In Figure 9, the nuclear receptors that contribute to the linkage between NUCLEAR_RECEPTORS and the HSA03320_PPAR_SIGNALING_PATHWAY are Hepatocyte Nuclear Factor 4An external file that holds a picture, illustration, etc.
Object name is pone.0015247.e044.jpg (Hnf4a), Liver Receptor Homolog-1 (Nr5a2/Lrh1), Liver X Receptor An external file that holds a picture, illustration, etc.
Object name is pone.0015247.e045.jpg (Nr1h3/Lxra), PPARAn external file that holds a picture, illustration, etc.
Object name is pone.0015247.e046.jpg, Nuclear Orphan Receptor (Nr1h2/OR-1), and Retinoic acid receptors An external file that holds a picture, illustration, etc.
Object name is pone.0015247.e047.jpg, An external file that holds a picture, illustration, etc.
Object name is pone.0015247.e048.jpg, and An external file that holds a picture, illustration, etc.
Object name is pone.0015247.e049.jpg (RXRa and RXRb, RXRg). The dense network of interactions involving PPARAn external file that holds a picture, illustration, etc.
Object name is pone.0015247.e050.jpg, RXRa, RXRb, and Nr1h3 have been incorporated into STRING from curated pathway databases such as REACTOME [11].

All these nuclear receptors exhibit increasing perturbation over time, and interact with CYP7A1, a cytochrome P450 enzyme that is a member of the PPAR signaling pathway. Note that CYP7A1 itself shows no significant perturbation until day 8. We discuss the support in the literature for a subset of the interactions with CYP7A1. HNF4An external file that holds a picture, illustration, etc.
Object name is pone.0015247.e051.jpg has been shown to bind to the promoter regions of CYP7A1, resulting in up to a nine-fold increase in production of the CYP7A1 protein in vitro [39]. The literature suggests tenuous regulatory connections between liver receptor homolog 1 (LRH-1, or Nr5a2) and CYP7A1. In vitro studies have shown that Nr5a2 both promotes and represses the expression of CYP7A1 [40], [41]. In a recent study, a knockout of Lrh-1 (Nr5a2) performed selectively in cells that developed into mouse hepatocytes demonstrated that the absence of Nr5a2 had little effect on expression of CYP7A1 [42].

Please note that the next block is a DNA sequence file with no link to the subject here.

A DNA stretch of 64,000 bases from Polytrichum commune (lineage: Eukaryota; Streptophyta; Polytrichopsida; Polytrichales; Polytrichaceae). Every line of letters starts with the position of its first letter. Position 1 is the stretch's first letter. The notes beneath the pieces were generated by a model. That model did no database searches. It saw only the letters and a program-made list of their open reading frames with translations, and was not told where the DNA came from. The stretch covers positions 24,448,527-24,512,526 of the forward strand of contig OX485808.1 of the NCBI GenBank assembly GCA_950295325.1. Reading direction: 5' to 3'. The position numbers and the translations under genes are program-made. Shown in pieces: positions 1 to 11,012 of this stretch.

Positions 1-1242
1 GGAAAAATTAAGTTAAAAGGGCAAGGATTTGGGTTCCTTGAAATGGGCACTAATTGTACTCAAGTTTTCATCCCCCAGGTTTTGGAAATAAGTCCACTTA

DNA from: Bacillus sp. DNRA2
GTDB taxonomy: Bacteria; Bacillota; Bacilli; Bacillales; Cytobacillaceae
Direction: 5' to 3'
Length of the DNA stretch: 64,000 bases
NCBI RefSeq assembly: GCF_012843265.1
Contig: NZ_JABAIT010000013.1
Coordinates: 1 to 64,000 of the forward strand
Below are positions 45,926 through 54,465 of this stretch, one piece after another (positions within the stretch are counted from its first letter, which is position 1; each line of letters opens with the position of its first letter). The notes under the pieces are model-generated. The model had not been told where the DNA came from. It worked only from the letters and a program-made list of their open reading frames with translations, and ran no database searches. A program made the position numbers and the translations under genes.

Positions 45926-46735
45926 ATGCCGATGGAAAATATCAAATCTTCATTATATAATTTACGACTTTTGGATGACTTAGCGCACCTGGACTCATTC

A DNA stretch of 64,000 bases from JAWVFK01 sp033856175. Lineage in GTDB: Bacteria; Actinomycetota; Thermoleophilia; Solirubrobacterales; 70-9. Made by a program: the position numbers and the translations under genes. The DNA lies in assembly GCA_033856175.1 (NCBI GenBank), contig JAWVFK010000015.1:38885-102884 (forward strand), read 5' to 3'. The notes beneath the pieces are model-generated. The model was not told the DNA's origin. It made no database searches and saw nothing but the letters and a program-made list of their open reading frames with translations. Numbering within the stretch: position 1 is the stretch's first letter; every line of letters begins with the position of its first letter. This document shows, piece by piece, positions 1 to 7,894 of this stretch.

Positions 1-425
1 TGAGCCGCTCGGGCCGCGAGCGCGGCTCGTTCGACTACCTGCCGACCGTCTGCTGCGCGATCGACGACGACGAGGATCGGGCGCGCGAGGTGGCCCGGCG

Liver X receptors regulate cholesterol and lipid homeostasis in multiple tissues via two isoforms: LXRAn external file that holds a picture, illustration, etc.
Object name is pone.0015247.e052.jpg (Nr1h3), which is highly expressed in liver, and LXRAn external file that holds a picture, illustration, etc.
Object name is pone.0015247.e053.jpg which is more abundant in adipose tissue, gut, kidney, and macrophages [43]. In contrast to the connection between LRH-1 and CYP7A1, LXRAn external file that holds a picture, illustration, etc.
Object name is pone.0015247.e054.jpg is well known to activate transcription of CYP7A1 in the presence of cholesterol [44]. Thus, it is surprising that we did not observe significant perturbation in expression of CYP7A1 until day 8. However, in vitro studies indicate that CYP7A1 protein exhibits low turnover [35], raising the possibility that the hepatocytes in both cultures had ample amounts of the proteins up to day 3.

Another set of contributions to the linkage between these two gene sets come from interaction of the nuclear receptors Hnf4a and Nr5a2/Lrh1 with sterol 12An external file that holds a picture, illustration, etc.
Object name is pone.0015247.e055.jpg-hydroxylase (CYP8B1), a member of the PPAR signaling pathway. CYP8B1 catalyzes a fate-determining reaction in which cholesterol is ultimately converted into the primary bile acid cholic acid, rather than chenodeoxycholic acid [35]. The study of selective knockout of Lrh-1 (Nr5a2) in mice [42] showed that, in contrast to the effect on the expression of CYP7A1, the knockout caused a significant drop in expression of CYP8B1, demonstrating a very strong regulatory relationship between Nr5a2 and CYP8B1 [42]. Additionally, strong experimental support for Hnf4a promotion of CYB8B1 expression exists [45]. Thus, the expression of CYP8B1 also increases over time, although it lags the expression of its regulatory receptors Hnf4a and Nr5a2.

Nr5a2 is also predicted to interact with 27-hydroxylase (CYP27A1), a mitochondrial cytochrome P450 enzyme that is responsible for a step in the conversion of cholesterol to approximately 25% of the bile acids in mouse [35]. We observe an increase in the perturbed expression of CYP27A1 concomitant to but lagging that of Lrh-1 (Nr5a2). The knockout of Lrh-1 led to significantly decreased expression of CYP27A1 [42], supporting the interaction of these two genes.